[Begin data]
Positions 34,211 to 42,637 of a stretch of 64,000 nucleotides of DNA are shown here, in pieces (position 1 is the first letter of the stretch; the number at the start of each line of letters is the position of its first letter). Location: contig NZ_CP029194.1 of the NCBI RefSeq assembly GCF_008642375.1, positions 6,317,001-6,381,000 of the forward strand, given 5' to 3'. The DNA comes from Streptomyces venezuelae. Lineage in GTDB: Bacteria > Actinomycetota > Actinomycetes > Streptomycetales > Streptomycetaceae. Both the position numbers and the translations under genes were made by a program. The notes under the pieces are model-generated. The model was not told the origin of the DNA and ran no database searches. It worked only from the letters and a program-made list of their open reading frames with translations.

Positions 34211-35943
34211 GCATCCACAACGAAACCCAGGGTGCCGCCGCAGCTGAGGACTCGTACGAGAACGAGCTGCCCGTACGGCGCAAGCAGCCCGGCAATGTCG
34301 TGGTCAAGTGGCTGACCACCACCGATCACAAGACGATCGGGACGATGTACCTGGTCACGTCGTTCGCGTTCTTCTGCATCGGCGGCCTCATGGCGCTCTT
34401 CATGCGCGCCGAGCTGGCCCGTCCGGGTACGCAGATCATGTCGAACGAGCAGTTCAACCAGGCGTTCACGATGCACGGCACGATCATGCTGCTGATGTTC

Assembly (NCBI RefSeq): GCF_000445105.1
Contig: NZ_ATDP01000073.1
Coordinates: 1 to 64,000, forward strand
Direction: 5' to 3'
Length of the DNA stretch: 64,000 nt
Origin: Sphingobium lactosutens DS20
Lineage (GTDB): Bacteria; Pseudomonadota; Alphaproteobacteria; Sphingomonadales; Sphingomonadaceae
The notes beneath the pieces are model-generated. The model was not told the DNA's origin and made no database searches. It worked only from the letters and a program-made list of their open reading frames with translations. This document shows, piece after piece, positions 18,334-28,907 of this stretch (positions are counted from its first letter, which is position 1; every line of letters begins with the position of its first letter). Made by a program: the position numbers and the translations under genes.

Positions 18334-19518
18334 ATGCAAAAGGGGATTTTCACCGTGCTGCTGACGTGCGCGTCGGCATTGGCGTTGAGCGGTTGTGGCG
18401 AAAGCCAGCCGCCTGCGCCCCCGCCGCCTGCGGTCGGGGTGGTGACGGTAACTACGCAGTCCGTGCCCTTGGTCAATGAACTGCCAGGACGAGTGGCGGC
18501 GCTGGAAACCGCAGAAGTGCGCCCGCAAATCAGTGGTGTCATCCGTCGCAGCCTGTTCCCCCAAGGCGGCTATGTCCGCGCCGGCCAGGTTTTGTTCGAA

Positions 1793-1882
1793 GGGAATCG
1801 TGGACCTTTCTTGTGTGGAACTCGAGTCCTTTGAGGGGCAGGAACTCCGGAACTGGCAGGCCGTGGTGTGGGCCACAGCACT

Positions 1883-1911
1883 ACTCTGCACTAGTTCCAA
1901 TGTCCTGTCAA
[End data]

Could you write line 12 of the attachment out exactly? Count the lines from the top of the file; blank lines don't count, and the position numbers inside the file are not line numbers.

Lineage (GTDB): Bacteria; Pseudomonadota; Alphaproteobacteria; Sphingomonadales; Sphingomonadaceae